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Author Topic:   Loading Boat on Keel Roller Trailer
weekendwarrior posted 12-11-2002 09:09 AM ET (US)   Profile for weekendwarrior   Send Email to weekendwarrior  
I just found that I need to adjust my trailer to put all the boat weight on the center rollers. No big deal, except I had it set up like this initially and I had problems with wind and waves knocking the boat off of the rollers while I was winching it up (the trailer sits pretty high and I have to winch it most of the way up). The boat doesn't touch the side bunks until it's about 50-75% of the way up the trailer. The problem is when it comes off of the roller it falls right onto the galvanized metal beams (OUCH!) or worse yet hits the roller bracket (double ouch!). I need something at the back and middle of the trailer to keep the boat on the rollers while winching. What do you all recommend?
jimh posted 12-11-2002 09:22 AM ET (US)     Profile for jimh  Send Email to jimh     
Don't back the trailer so far into the water.
triblet posted 12-11-2002 09:24 AM ET (US)     Profile for triblet  Send Email to triblet     
Use the post type guides at the rear of the
trailer. There's a couple of makers, mine
are the white plastic ones.


weekendwarrior posted 12-11-2002 09:30 AM ET (US)     Profile for weekendwarrior  Send Email to weekendwarrior     
The problem is the opposite. The trailer is short and the local ramps aren't real steep so at least some of the boat weight is on the rollers almost right from the start. With the front of the boat sitting on the back or middle roller and the back of the boat still floating freely it's easy to knock it off of the rollers. I should say that some of our boat ramps are exposed and it's an idle zone, but we still have to put up with yacht wakes while loading and unloading. If the water is smooth then we have no problem, but I would like to make it impossible for the boat to come off the rollers so that we never have a problem, if this is possible.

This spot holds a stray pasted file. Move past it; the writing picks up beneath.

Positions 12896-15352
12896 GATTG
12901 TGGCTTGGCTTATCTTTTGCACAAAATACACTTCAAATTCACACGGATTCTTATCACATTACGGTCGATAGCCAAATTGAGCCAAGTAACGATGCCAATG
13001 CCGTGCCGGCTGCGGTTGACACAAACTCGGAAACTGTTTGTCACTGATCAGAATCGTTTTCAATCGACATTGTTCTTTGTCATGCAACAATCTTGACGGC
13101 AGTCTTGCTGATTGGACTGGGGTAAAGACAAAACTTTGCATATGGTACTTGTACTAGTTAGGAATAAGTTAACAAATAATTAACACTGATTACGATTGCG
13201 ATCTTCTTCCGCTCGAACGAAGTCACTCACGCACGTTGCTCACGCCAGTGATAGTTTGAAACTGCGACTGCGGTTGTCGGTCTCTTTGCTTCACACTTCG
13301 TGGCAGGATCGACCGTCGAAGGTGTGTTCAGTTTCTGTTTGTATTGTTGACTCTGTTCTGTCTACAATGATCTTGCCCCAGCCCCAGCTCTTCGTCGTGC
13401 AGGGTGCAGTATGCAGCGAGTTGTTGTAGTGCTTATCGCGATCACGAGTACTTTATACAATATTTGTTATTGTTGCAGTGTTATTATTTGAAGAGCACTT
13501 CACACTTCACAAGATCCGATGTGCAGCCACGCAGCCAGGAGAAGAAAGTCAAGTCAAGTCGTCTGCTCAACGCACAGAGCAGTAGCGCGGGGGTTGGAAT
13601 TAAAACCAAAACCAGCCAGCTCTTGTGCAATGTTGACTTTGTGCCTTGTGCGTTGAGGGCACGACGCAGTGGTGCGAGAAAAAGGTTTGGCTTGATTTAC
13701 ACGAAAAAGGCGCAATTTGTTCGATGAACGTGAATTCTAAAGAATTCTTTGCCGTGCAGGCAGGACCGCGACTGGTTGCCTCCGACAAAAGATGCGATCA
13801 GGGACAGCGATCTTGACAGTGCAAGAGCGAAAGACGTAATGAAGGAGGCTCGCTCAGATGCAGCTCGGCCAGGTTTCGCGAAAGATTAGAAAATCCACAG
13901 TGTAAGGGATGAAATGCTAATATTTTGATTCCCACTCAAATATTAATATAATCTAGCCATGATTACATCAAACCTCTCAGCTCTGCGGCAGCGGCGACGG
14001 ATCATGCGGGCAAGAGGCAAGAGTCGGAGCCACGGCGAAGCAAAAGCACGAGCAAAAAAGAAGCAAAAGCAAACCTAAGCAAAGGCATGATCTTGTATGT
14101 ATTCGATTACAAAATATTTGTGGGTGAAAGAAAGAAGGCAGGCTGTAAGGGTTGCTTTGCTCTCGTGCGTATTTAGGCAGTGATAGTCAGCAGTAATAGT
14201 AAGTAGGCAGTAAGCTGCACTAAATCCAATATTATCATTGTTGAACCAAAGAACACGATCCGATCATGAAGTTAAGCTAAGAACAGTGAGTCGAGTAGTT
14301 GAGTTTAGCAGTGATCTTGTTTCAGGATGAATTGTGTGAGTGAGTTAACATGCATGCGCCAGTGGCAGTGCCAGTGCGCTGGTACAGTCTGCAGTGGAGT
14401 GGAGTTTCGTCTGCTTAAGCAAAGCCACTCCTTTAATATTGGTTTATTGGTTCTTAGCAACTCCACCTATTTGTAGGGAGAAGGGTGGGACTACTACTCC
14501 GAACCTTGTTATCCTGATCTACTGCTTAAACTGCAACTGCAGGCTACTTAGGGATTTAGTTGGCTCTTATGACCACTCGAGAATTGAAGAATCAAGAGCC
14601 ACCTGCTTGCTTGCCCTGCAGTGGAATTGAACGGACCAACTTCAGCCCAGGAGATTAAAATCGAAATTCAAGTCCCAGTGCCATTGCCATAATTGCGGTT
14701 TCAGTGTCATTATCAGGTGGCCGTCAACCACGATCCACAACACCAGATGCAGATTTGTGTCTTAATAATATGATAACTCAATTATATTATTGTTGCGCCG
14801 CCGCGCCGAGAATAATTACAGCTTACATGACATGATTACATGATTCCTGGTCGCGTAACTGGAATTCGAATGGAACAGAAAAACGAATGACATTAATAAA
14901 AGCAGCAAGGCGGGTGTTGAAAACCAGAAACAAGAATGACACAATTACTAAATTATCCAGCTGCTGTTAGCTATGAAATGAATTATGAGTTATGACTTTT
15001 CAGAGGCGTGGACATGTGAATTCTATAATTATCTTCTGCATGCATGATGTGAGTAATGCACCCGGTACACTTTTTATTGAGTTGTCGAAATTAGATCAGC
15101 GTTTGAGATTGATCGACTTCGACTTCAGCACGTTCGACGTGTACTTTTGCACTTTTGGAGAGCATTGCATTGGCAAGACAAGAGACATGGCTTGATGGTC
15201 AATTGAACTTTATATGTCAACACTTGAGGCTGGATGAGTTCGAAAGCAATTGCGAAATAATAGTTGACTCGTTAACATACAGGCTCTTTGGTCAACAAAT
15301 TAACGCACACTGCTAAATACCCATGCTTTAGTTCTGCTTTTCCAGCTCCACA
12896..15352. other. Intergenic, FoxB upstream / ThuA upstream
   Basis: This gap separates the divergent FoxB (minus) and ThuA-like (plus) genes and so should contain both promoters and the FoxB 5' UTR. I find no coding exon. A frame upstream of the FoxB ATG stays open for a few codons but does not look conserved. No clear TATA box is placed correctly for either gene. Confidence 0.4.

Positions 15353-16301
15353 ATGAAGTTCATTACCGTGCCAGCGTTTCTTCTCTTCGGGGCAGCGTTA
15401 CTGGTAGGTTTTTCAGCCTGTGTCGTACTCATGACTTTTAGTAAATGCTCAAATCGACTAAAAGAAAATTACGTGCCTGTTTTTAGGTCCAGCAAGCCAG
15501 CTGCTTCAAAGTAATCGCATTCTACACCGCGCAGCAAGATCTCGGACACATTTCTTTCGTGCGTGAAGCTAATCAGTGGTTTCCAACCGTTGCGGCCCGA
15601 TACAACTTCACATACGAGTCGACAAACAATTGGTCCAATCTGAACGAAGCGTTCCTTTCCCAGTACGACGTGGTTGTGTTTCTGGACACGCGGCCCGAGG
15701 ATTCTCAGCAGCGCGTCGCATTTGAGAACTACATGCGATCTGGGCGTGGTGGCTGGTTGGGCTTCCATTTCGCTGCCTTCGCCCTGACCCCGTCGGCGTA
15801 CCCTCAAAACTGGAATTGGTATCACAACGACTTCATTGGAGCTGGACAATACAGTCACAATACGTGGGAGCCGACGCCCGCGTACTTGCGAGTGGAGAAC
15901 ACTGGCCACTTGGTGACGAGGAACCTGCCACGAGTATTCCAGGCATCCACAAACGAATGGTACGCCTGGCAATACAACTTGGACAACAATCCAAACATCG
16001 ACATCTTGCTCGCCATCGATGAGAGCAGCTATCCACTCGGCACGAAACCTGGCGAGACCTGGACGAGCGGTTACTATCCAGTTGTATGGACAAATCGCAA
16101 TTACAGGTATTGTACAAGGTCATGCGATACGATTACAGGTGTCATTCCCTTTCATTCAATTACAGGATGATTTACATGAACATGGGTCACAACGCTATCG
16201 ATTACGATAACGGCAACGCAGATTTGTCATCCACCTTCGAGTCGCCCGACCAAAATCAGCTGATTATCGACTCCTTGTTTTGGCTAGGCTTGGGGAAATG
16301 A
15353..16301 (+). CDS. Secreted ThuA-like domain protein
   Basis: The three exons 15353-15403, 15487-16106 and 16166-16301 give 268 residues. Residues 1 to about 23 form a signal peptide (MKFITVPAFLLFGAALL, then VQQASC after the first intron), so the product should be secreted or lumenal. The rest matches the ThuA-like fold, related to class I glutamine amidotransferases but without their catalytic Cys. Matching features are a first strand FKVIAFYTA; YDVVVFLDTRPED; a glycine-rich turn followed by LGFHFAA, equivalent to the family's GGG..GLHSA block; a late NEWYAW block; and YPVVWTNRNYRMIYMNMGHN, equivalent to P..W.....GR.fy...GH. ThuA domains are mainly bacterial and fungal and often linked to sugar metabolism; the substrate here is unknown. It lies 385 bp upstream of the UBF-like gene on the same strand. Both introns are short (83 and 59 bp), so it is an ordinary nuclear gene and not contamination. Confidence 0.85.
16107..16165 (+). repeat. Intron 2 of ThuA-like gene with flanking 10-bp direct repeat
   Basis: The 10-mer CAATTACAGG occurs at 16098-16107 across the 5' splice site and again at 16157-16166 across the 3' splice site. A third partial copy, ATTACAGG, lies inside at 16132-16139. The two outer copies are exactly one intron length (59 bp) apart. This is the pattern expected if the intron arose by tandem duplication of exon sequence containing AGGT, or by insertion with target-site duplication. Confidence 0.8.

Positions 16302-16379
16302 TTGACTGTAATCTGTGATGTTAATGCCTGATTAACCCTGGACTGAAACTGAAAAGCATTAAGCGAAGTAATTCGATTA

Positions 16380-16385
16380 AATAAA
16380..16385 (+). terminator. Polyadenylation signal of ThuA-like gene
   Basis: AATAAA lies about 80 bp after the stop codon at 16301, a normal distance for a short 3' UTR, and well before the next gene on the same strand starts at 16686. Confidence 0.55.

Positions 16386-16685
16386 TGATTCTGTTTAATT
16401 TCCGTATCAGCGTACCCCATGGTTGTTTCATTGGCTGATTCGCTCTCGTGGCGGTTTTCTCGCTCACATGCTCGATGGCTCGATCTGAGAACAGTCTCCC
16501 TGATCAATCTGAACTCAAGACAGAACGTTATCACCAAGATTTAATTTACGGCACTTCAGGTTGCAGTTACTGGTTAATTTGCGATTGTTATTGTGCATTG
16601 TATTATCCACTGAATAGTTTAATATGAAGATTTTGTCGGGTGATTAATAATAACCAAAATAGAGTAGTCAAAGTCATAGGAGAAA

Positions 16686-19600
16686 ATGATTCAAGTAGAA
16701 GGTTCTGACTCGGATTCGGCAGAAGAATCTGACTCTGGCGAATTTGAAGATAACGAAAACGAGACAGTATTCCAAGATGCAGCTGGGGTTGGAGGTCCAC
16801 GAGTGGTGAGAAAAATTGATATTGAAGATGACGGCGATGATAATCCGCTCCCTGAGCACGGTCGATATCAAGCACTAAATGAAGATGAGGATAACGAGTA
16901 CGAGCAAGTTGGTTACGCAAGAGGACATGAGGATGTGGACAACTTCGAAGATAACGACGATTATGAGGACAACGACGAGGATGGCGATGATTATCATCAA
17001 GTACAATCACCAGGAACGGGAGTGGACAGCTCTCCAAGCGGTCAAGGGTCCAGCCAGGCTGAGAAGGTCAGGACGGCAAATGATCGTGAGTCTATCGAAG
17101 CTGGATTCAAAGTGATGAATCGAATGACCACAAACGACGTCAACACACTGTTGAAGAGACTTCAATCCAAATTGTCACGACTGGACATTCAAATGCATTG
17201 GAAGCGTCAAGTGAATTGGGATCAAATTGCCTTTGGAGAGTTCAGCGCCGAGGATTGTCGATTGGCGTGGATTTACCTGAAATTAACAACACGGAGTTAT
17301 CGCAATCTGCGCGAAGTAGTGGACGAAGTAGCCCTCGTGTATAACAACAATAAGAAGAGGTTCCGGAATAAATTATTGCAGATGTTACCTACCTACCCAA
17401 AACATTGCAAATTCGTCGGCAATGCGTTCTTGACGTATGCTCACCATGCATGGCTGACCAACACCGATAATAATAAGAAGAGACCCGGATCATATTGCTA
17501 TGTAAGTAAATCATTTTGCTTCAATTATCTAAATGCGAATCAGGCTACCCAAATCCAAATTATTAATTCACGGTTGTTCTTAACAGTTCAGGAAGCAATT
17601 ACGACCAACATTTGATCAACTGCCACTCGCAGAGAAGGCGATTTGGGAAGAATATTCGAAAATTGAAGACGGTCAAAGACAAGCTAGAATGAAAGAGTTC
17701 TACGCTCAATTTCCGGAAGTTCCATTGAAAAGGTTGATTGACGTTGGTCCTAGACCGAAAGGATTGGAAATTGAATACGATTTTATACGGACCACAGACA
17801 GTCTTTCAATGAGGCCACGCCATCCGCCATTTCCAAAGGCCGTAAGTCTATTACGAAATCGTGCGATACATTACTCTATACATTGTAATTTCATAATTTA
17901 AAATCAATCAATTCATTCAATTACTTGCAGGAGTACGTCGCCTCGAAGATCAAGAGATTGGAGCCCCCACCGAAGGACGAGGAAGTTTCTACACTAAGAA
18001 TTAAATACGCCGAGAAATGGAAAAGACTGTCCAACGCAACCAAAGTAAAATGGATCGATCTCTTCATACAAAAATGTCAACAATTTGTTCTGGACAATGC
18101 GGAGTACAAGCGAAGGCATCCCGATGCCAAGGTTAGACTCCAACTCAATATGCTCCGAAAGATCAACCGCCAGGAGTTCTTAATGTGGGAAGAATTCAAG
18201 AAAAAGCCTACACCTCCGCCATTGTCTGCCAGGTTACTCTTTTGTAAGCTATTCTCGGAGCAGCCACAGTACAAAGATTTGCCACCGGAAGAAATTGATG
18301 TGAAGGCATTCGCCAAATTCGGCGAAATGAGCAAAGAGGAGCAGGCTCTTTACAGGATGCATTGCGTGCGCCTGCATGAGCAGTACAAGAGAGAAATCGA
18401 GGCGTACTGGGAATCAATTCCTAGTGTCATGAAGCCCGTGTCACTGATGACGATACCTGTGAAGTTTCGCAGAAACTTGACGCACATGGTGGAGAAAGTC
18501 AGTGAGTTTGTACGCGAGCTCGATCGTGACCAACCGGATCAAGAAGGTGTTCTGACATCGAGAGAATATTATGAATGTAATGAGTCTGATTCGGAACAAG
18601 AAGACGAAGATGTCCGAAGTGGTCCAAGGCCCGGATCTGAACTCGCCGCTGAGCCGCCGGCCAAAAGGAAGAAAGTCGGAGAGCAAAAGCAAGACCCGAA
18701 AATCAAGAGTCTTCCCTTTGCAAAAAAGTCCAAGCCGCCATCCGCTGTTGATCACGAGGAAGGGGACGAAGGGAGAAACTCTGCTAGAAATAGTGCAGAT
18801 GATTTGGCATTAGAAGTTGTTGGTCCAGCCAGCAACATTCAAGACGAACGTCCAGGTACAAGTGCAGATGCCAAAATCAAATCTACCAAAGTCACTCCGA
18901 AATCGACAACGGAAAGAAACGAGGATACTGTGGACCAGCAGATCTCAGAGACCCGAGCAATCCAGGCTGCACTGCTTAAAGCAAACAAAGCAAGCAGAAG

It's not an ideal trailer, but it's paid for! :)

weekendwarrior posted 12-11-2002 09:38 AM ET (US)     Profile for weekendwarrior  Send Email to weekendwarrior     
Triblet, your reply snuck in there while I was typing back to jimh. I may end up with something like that, but I'm hoping for something closer to the roller that will guide the boat onto the roller. But so far I don't have a better idea than yours.
lhg posted 12-11-2002 03:42 PM ET (US)     Profile for lhg    
What size rollers are you using? On any keel roller trailer, the rollers on the last two cross members, at the VERY least, should always be 12" V rollers. On my keel roller trailers, all rollers except the very front ones are 12". Highly recommended, and this will solve most of your problems. Chuck's recommendation of the vertical guide-on's is also a good one. And so is Jimh's recommendation not to back too far in. That is often the biggest reason for problems getting a boat on a keel roller trailer. When conditions are bad, only back the trailer in so the the rear roller is just below the surface. This allows you to get the boat started straight, and with no hull dings. After winching it up a few feet, you can then back the trailer in a little farther to reduce winching load. You may have to do even more than once. The vertical guide-ons will keep the stern from wandering off the rollers even though it may be floating.
weekendwarrior posted 12-11-2002 04:27 PM ET (US)     Profile for weekendwarrior  Send Email to weekendwarrior     
Hey great idea with the 12" rollers, I never thought of that. I'll bet that between 12" rollers and triblet's suggestion for glide on's that I'll be all set. All my rollers now are 5", maybe that's why I'm having so much trouble.